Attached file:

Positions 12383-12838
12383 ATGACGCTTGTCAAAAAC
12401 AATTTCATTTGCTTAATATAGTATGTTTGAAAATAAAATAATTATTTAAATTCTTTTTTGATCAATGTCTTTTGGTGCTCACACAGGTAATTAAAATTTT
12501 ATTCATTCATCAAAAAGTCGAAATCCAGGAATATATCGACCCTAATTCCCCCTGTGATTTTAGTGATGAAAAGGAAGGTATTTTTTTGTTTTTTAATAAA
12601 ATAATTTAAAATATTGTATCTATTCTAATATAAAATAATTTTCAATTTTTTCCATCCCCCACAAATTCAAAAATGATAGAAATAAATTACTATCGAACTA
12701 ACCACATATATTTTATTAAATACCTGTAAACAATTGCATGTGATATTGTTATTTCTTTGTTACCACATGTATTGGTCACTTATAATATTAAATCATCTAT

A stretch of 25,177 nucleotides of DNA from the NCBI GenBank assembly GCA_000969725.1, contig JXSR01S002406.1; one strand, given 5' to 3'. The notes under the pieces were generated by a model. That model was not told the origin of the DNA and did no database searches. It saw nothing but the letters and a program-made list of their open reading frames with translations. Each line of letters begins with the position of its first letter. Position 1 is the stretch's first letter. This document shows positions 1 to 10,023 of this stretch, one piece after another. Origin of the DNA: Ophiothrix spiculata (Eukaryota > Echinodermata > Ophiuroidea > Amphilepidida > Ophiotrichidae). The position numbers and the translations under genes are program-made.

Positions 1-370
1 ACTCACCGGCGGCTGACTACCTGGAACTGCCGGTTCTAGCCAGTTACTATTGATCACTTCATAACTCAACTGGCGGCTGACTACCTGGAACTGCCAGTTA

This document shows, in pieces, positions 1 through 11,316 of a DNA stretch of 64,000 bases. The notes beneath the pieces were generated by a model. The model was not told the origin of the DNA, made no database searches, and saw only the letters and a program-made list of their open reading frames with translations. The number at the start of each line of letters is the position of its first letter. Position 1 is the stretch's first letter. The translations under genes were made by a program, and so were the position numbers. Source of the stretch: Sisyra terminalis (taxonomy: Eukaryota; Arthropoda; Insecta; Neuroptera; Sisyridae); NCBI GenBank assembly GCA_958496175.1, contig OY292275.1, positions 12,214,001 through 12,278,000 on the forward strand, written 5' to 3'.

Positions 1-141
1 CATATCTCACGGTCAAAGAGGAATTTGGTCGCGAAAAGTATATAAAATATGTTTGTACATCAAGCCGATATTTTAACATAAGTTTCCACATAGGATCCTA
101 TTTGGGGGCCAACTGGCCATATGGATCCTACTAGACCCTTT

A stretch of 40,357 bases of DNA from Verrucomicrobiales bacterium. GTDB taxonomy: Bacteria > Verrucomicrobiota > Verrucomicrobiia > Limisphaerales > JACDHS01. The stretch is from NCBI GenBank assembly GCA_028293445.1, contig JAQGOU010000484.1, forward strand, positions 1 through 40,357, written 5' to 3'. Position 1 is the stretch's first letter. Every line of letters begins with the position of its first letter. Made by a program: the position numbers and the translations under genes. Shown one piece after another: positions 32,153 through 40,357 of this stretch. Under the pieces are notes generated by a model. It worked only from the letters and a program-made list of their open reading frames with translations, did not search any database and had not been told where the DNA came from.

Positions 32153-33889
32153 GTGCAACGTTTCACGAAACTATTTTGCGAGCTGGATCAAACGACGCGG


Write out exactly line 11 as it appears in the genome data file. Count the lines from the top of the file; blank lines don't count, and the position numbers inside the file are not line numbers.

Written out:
Positions 1-141